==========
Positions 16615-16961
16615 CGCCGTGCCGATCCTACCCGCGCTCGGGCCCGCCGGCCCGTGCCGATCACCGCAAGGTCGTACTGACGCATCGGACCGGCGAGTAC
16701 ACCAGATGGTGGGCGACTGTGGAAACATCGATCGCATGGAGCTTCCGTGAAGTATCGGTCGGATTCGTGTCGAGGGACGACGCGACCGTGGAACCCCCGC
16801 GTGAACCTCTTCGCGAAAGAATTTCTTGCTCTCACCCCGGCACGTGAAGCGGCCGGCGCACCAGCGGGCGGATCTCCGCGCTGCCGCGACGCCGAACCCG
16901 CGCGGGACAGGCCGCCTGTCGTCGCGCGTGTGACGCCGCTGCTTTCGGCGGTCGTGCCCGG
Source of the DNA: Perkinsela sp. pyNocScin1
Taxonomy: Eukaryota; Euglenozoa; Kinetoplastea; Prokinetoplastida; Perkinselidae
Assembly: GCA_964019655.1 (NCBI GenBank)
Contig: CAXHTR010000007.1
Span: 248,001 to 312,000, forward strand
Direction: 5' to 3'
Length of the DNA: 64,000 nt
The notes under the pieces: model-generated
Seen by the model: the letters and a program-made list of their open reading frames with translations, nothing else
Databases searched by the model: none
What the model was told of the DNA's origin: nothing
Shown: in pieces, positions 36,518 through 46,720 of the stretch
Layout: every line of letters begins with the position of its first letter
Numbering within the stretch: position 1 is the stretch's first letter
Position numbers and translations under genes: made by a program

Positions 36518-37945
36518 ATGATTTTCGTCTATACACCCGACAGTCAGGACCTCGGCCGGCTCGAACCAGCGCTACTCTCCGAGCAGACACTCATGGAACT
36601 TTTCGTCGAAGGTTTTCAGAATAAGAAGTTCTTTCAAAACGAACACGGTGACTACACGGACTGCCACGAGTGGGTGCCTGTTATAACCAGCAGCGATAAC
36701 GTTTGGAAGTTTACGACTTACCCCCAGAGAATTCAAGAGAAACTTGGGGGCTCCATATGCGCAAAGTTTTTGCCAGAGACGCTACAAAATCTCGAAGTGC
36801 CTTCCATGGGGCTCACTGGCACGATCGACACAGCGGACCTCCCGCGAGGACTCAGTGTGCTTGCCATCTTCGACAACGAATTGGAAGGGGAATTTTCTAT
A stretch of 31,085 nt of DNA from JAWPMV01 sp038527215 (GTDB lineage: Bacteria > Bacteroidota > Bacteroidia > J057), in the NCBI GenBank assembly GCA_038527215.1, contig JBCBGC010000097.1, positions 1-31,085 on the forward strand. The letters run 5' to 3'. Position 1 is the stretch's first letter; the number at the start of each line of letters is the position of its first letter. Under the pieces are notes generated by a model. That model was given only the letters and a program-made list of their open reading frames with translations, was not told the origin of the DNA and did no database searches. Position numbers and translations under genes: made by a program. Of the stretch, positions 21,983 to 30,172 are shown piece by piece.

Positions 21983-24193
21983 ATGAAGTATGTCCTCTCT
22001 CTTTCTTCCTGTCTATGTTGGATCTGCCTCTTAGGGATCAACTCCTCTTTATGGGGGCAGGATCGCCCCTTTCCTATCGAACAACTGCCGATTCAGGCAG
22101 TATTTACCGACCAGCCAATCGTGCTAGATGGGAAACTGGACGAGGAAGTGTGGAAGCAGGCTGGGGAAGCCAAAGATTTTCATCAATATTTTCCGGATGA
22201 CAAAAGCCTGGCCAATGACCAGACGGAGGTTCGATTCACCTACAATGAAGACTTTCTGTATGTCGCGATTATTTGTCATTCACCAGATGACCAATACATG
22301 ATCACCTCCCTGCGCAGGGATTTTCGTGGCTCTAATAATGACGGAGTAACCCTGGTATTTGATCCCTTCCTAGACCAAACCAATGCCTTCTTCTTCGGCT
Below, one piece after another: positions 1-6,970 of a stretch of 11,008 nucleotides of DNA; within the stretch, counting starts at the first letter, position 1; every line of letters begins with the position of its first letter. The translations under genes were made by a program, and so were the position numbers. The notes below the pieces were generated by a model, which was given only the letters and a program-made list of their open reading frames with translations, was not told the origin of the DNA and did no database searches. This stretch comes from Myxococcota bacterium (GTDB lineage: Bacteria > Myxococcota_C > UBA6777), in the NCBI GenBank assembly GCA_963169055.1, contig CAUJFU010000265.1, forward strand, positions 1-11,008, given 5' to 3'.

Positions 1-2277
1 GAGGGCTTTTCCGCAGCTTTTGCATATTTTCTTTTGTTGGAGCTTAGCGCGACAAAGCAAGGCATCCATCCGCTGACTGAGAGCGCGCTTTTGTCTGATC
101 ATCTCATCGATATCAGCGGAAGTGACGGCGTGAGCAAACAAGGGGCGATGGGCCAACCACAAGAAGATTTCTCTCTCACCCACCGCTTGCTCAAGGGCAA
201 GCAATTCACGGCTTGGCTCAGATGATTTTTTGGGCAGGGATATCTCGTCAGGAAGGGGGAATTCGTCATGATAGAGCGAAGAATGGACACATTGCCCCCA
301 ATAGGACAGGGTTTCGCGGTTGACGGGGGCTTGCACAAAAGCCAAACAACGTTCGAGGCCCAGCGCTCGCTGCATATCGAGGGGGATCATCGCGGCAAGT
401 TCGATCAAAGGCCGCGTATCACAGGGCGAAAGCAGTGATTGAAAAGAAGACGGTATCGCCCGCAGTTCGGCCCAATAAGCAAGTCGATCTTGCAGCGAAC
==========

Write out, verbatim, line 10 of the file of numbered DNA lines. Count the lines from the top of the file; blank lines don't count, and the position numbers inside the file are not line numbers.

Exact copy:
Span: 248,001 to 312,000, forward strand